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Rays Players Remove LGBTQ+ Logo From Team’s Uniform

Sports franchises around the country have made public shows of support for the LGBTQ+ community during Pride Month. The Rays are no different—though apparently, not every player on the team is eager to participate.

The team donned a rainbow-colored logo on Saturday as part of the team’s 16th annual Pride Night celebration. But at least five players—pitchers Jason Adam, Jalen Beeks, Brooks Raley, Jeffrey Springs and Ryan Thompson—opted not to wear the logo, instead peeling off the rainbow version on their jerseys and wearing the standard hat, per Marc Topkin of the Tampa Bay Times.

Adam, who’s in his first season with the Rays, was chosen to speak on behalf of the group that decided not to wear the logos, and called the decision “faith-based.”

“A lot of it comes down to faith, to like a faith-based decision,” Adam said. “So it’s a hard decision. Because ultimately we all said what we want is them to know that all are welcome and loved here. But when we put it on our bodies, I think a lot of guys decided that it’s just a lifestyle that maybe—not that they look down on anybody or think differently—it’s just that maybe we don’t want to encourage it if we believe in Jesus, who’s encouraged us to live a lifestyle that would abstain from that behavior, just like (Jesus) encourages me as a heterosexual male to abstain from sex outside of the confines of marriage. It’s no different.”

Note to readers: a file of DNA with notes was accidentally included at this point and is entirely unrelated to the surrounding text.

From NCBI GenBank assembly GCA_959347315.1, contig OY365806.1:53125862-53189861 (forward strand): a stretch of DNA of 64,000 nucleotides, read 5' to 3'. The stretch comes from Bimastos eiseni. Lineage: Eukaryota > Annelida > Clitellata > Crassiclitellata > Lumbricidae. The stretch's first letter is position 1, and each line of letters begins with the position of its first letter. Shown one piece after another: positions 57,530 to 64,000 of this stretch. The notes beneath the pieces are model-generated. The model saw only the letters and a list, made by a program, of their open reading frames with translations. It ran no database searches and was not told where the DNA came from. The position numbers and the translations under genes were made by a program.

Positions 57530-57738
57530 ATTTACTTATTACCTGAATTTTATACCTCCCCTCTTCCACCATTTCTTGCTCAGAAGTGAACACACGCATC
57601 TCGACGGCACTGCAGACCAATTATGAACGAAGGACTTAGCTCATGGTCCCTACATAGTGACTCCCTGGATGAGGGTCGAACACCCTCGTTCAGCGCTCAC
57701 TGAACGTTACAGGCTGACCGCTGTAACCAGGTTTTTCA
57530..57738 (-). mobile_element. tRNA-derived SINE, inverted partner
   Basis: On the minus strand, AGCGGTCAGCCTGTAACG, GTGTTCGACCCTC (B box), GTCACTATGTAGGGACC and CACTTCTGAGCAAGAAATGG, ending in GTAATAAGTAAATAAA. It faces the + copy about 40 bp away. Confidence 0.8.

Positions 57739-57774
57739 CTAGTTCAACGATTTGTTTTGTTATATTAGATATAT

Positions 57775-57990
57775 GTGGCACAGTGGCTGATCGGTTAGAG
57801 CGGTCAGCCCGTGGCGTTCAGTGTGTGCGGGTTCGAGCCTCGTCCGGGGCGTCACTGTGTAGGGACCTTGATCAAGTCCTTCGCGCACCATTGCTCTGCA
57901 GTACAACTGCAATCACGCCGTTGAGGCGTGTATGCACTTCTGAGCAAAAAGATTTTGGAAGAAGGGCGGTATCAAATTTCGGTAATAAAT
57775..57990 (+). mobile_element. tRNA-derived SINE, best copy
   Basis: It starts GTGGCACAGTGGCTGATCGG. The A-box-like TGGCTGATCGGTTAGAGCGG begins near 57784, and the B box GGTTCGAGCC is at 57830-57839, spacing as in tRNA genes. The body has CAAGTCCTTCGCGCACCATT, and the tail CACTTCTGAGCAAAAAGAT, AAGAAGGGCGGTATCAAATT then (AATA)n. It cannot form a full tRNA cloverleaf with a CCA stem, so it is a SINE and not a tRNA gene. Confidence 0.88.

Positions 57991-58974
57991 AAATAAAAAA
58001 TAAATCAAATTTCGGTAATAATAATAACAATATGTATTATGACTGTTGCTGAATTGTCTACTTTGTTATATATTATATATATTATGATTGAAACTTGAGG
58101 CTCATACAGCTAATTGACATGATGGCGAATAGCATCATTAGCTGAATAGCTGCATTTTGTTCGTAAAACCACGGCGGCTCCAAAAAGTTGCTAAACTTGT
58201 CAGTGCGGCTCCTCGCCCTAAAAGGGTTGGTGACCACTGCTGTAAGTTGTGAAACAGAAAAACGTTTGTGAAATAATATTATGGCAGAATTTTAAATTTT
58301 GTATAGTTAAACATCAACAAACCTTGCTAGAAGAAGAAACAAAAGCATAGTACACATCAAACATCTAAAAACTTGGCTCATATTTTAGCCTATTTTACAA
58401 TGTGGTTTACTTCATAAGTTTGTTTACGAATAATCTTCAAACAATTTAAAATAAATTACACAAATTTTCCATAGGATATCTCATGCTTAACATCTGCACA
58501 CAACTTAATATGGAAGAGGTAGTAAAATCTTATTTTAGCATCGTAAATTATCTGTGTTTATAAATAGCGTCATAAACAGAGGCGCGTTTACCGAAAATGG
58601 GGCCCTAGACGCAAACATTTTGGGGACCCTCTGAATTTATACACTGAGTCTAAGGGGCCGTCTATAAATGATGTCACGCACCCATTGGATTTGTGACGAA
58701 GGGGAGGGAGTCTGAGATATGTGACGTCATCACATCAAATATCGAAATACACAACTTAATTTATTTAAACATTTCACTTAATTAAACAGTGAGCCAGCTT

Topkin reports that the topic inspired numerous conversations within the clubhouse, though manager Kevin Cash was hopeful that it wouldn’t be the cause of any internal friction.

“I certainly hope not,” Cash said. “I think what it has created is, like, what you’ve heard—a lot of conversation and valuing the different perspectives inside the clubhouse but really appreciating the community that we’re trying to support here.”

Adam insisted that the decision by the players to not wear the logo was not judgmental and that the group wanted people from the LGBTQ+ community to feel “welcome here.”

“It’s not judgmental. It’s not looking down. It’s just what we believe the lifestyle he’s encouraged us to live, for our good, not to withhold,” Adam said. “But again, we love these men and women, we care about them, and we want them to feel safe and welcome here.”

Longtime Rays outfielder Kevin Kiermaier, who did wear the rainbow logo, said creating an environment of inclusivity was a priority for him.

“It’s one of those things, my parents taught me to love everyone as they are, go live your life, whatever your preferences are, go be you,” Kiermaier said. “I can’t speak for everyone who’s in here, obviously, but this is a family-friendly environment here at a big-league ball field … We just want everyone to feel welcomed and included and cheer us on. No matter what your views on anything are.”